Myth: Treatment can always fix infertility.
About 90% of couples who experience infertility will eventually get pregnant. Fertility medicine is constantly advancing, and there is plenty of hope. But this does not mean that all who try to have a biological child will succeed. Some people have issues that simply cannot be fixed. In other cases, the cause of the infertility is never discovered. The mistaken belief that anyone can get pregnant stigmatizes people with infertility by convincing them that, if they're not conceiving a child, it's because they are not trying hard enough.
Myth: If you relax, your fertility issues will disappear.
Couples struggling with infertility are often told to just relax, as if their anxiety about becoming parents has somehow rendered them infertile. Most people who try to make a baby experience some anxiety. If relaxation were the key to fertility issues, everyone would be infertile.
In very rare cases, extreme anxiety disorders and autoimmune conditions that cause anxiety may undermine fertility. Otherwise, the key to getting pregnant is not relaxing. Indeed, an approach that is too laid back can actually undermine your long-term goals. If you're not pregnant after a year, it's time to seek help—not relax and hope for the best.
Myth: Healthy people don't have fertility problems.
We live in perhaps one of the most health-obsessed eras in human history. It's true that weight loss, a healthy diet, and giving up bad habits such as smoking can improve fertility. But even the healthiest people have fertility problems, and a healthy lifestyle alone will not fix these issues. Fertility problems do not mean that you've failed to live a healthy life; they mean that you need help.
Myth: If you struggle to create a pregnancy, you must be doing something wrong.
It's true that timing matters, and that certain positions during intercourse can improve your chances of pregnancy. But once you've mastered the basics of how babies are made, pregnancy should happen naturally. If it doesn't, it doesn't mean you're “doing it” wrong. It means it's time to get some help.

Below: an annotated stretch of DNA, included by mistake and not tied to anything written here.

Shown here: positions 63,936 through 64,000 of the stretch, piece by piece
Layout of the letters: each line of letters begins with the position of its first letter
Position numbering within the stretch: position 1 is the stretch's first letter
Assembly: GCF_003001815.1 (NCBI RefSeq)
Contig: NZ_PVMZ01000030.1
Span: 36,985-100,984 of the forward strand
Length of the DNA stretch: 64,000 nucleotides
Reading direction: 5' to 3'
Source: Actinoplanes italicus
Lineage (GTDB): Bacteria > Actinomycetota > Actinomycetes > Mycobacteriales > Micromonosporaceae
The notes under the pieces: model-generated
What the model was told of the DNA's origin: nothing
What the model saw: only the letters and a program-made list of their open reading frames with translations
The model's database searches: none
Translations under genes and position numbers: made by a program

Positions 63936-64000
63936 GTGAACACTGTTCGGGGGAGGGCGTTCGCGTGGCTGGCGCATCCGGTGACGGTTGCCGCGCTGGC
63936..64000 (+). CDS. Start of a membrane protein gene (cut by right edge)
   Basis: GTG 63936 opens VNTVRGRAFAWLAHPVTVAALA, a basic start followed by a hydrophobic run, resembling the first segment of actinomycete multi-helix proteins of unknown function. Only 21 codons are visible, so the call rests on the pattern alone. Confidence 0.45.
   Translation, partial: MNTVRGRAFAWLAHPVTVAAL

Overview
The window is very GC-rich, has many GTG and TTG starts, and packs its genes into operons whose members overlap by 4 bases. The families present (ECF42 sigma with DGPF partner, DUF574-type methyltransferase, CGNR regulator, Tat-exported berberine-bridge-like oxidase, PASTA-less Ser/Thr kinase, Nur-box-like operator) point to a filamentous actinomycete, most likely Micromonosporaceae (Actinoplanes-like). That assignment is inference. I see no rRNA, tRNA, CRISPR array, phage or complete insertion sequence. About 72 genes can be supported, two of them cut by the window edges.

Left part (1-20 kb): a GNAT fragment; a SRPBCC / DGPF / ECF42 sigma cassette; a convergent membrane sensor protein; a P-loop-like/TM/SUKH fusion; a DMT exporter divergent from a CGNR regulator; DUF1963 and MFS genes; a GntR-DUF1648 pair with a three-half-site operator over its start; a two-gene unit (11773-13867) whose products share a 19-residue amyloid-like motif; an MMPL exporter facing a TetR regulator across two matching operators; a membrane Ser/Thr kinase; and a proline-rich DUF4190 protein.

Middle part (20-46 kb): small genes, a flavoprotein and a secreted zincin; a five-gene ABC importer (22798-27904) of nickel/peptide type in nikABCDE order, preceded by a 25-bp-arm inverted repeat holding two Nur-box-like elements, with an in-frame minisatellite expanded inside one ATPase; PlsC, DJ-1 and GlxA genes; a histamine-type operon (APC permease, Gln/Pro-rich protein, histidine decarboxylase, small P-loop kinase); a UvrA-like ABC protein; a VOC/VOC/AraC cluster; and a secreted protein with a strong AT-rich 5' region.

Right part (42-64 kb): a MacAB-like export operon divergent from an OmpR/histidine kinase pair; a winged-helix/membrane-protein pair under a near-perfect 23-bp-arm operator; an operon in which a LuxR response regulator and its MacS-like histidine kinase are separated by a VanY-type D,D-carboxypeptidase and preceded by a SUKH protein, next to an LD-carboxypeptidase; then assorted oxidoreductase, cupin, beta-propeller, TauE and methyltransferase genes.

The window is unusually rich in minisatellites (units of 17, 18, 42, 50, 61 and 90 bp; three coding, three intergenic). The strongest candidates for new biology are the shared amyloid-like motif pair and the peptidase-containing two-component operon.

Myth: People who already have children cannot be infertile.
Infertility issues are so common in people who already have children that this phenomenon has a name: secondary infertility. Secondary infertility has many of the same causes as other kinds of infertility. Additionally, the very act of having a baby may interfere with fertility, particularly if you had a complicated delivery, suffered a uterine infection, or experienced another serious medical issue. Just as is the case with people trying for their first baby, people who cannot get pregnant with a second or third child need help.
Myth: In vitro fertilization (IVF) always leads to multiples—twins, triplets, etc.
In most cases, doctors implant multiple embryos in an IVF session, for one simple reason: when multiple embryos are implanted, the odds of at least one successfully becoming a pregnancy are greatly increased. IVF is a delicate process that requires a skillful doctor, a healthy body, and plenty of luck. Even then, only about a quarter of IVF procedures produce even a single pregnancy. Although IVF does slightly increase the odds of having multiples because multiple embryos are implanted, multiple births are still relatively rare. About 10% of IVF cycles end in twins or triplets.